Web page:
State Sen. Ed Hooper wants some medical professionals to be able to carry guns while they’re on duty.
The first-term Senator filed a bill Tuesday that would grant trained gun owners in certain medical professions some of the same rights as law enforcement officers.
It would not automatically grant any authority to paramedics or doctors to carry weapons. The bill requires applicable professionals to undergo training and to meet a rigorous set of requirements.
The bill (SB 722) would apply to paramedics or doctors who work on high-risk incidents and who are “actively operating in direct support of tactical operations by a law enforcement agency.”
The bill would apply to active shooter, hostage, bomb, high-risk felony warrant, narcotics or dangerous surveillance situations, among others.
To qualify, the medical professional would have to be lawfully allowed to possess a firearm and have an active concealed weapons permit.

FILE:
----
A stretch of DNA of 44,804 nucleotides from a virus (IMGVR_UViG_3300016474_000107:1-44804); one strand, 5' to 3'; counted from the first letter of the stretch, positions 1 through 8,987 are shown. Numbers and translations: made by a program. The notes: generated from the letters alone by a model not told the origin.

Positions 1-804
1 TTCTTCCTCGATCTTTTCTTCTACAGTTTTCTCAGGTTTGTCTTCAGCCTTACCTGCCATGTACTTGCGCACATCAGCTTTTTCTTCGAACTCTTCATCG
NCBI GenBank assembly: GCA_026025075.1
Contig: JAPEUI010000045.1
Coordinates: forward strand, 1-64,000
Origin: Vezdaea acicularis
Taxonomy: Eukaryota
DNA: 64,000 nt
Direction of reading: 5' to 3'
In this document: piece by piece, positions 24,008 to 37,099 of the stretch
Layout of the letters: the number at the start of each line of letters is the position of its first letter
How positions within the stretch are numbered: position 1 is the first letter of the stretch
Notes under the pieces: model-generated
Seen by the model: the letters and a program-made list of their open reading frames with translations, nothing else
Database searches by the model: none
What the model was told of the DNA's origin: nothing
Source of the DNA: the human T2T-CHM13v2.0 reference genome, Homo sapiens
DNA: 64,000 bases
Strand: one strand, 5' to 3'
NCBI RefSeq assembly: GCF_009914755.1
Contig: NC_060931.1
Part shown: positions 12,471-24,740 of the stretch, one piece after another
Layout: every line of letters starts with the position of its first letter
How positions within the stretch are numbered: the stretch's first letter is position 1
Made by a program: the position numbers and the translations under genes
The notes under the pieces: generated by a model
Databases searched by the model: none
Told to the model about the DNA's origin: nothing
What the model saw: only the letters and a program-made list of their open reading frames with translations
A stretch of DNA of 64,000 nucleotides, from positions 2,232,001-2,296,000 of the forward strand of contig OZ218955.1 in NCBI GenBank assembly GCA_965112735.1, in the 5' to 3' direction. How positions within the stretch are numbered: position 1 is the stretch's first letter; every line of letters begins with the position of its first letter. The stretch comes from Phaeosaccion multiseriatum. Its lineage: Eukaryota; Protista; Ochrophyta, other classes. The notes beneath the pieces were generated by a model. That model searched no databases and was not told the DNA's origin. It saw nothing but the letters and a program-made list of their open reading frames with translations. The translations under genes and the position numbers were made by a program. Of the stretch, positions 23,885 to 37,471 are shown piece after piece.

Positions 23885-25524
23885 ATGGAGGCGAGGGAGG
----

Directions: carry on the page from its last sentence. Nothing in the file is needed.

The head of a law enforcement agency the doctor or paramedic is partnered with would have to appoint them to a tactical team within that agency.
To participate, law enforcement agencies would have to establish policies for appointing, training and deploying armed medical professionals and would have to require annual firearm safety and tactical training.
Hooper’s bill is identical to a House bill (HB 487) filed last month by Winter Springs Republican Rep. David Smith. That bill is awaiting debate in the House Judiciary Committee and the Criminal Justice and Health Quality subcommittees.
Hooper’s bill has not been referred to any committees yet.
Similar measures are gaining traction nationwide as first responders or groups representing them continue to raise concerns about safety on dangerous sites, though not all first responders agree with such measures.
Ohio already has a similar law in place and a Tennessee state lawmaker filed a bill the same day Hooper did. Other states including Texas, Georgia, Kansas and New York have also considered EMS carry bills.